Oops, all but one response derided the article and the idea that business cards are “over.”  Despite the “e-PR spin” –  the future is all about ‘bumping’ mobile devices, ‘snapping’ codes and such…to instantly download contact data – the article curiously failed to address the exploding problem of mobile device hacking, which is doubling every few months…the reason savvy folks resist dumping unverified data into their contact lists.

What was truly interesting among the comments, several clearly called out the “e-com is greener” myth…and backed their arguments with facts. Just as I was smiling and navigating elsewhere, I bumped into another “e-PR” article built upon the premise “Things change, the ‘New Normal’ is here to stay.”  Where I’d been smiling before, I laughed out loud at this one.  No, sorry Gen Y, “today’s New Normal” will also change.

That’s the problem with “spin,” once folks start, they can’t seem to stop, but no matter.

I needed a good laugh to end the week. And the biggest one of all came right after…when I read that neutrino communication can eventually replace the internet. The recently completed research and successful tests are no laughing matter, but the thought of all that e-PR facing finally facing its comeuppance, that’s sublime.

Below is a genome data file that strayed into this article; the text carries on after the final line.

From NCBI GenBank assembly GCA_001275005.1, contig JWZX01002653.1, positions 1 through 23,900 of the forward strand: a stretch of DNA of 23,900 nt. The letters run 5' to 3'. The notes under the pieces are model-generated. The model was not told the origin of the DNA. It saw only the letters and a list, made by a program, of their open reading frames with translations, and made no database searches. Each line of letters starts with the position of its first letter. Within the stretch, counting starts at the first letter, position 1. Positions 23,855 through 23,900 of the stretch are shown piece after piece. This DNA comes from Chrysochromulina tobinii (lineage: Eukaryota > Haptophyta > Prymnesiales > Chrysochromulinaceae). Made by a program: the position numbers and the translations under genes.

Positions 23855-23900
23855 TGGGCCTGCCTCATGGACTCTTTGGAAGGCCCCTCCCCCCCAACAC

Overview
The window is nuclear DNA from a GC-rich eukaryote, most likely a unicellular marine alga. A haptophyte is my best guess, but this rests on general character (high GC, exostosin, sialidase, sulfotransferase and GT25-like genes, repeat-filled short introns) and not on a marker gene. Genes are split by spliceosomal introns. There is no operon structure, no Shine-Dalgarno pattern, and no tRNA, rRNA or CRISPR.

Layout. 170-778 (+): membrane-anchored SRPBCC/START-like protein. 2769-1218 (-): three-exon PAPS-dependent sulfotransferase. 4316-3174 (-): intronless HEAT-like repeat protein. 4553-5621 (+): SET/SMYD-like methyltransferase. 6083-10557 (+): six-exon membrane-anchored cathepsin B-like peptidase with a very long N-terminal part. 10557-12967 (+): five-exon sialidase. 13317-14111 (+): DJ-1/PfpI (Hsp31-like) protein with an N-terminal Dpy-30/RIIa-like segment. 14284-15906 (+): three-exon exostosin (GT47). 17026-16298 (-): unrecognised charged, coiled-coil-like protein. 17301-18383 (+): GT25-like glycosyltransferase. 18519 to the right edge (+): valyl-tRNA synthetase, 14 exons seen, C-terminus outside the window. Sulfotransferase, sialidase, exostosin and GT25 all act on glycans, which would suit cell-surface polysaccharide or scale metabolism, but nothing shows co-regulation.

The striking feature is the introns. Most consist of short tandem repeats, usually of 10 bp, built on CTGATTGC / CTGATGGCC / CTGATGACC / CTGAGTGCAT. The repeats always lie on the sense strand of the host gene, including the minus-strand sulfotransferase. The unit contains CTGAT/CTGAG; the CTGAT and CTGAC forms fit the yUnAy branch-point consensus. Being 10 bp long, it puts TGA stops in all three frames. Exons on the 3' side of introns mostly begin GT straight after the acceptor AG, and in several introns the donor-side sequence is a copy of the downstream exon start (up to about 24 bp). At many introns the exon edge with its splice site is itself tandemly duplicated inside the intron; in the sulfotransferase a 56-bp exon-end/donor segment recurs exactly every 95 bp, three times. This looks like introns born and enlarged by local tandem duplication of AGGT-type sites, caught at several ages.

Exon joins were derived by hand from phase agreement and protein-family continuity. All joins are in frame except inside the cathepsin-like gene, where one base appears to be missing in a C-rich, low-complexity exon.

The QR Conundrum – Will They Last ?

As many speculate on the fading popularity of QR codes, I don’t see them vanishing. I think they’ll continue to be widely used for their originally intended purposes and others not yet seen. QR’s never gained popularity with more than 16% of the U.S. population, and now they’re getting more bad press (this time for installing unauthorized phone billing). When used in context, they’re safe, but early adopters are becoming hesitant about using them.

If not QR’s, then what ?  My guess:  “Near field printing, ” which enables printing to simply be “touched against” a mobile device to enable e-links, could become “the Next Big Thing” in interactive printing and marketing.